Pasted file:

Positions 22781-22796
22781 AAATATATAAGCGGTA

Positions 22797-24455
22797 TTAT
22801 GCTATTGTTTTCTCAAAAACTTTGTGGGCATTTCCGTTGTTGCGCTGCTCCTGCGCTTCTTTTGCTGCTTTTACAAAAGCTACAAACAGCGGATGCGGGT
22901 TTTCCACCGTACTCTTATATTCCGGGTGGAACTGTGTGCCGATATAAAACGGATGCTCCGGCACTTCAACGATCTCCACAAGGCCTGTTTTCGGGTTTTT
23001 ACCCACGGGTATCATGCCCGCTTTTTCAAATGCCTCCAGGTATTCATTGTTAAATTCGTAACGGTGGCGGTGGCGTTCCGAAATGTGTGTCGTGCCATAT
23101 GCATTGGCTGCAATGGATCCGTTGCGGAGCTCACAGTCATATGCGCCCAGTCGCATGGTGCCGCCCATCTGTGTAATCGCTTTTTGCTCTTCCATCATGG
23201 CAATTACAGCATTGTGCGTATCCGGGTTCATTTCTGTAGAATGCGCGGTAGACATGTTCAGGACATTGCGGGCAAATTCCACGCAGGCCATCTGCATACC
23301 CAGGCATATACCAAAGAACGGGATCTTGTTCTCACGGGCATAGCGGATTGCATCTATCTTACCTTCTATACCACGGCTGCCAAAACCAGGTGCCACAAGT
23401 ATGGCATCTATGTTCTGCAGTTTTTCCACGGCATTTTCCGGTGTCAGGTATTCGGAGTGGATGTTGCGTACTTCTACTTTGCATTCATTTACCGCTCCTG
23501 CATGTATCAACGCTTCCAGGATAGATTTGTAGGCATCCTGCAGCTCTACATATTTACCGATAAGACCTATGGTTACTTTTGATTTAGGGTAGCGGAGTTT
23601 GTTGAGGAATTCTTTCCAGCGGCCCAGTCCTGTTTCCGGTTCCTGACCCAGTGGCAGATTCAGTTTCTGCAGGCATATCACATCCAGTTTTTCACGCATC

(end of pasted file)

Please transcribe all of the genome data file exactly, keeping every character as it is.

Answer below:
Positions 22781-22796
22781 AAATATATAAGCGGTA

Positions 22797-24455
22797 TTAT
22801 GCTATTGTTTTCTCAAAAACTTTGTGGGCATTTCCGTTGTTGCGCTGCTCCTGCGCTTCTTTTGCTGCTTTTACAAAAGCTACAAACAGCGGATGCGGGT
22901 TTTCCACCGTACTCTTATATTCCGGGTGGAACTGTGTGCCGATATAAAACGGATGCTCCGGCACTTCAACGATCTCCACAAGGCCTGTTTTCGGGTTTTT
23001 ACCCACGGGTATCATGCCCGCTTTTTCAAATGCCTCCAGGTATTCATTGTTAAATTCGTAACGGTGGCGGTGGCGTTCCGAAATGTGTGTCGTGCCATAT
23101 GCATTGGCTGCAATGGATCCGTTGCGGAGCTCACAGTCATATGCGCCCAGTCGCATGGTGCCGCCCATCTGTGTAATCGCTTTTTGCTCTTCCATCATGG
23201 CAATTACAGCATTGTGCGTATCCGGGTTCATTTCTGTAGAATGCGCGGTAGACATGTTCAGGACATTGCGGGCAAATTCCACGCAGGCCATCTGCATACC
23301 CAGGCATATACCAAAGAACGGGATCTTGTTCTCACGGGCATAGCGGATTGCATCTATCTTACCTTCTATACCACGGCTGCCAAAACCAGGTGCCACAAGT
23401 ATGGCATCTATGTTCTGCAGTTTTTCCACGGCATTTTCCGGTGTCAGGTATTCGGAGTGGATGTTGCGTACTTCTACTTTGCATTCATTTACCGCTCCTG
23501 CATGTATCAACGCTTCCAGGATAGATTTGTAGGCATCCTGCAGCTCTACATATTTACCGATAAGACCTATGGTTACTTTTGATTTAGGGTAGCGGAGTTT
23601 GTTGAGGAATTCTTTCCAGCGGCCCAGTCCTGTTTCCGGTTCCTGACCCAGTGGCAGATTCAGTTTCTGCAGGCATATCACATCCAGTTTTTCACGCATC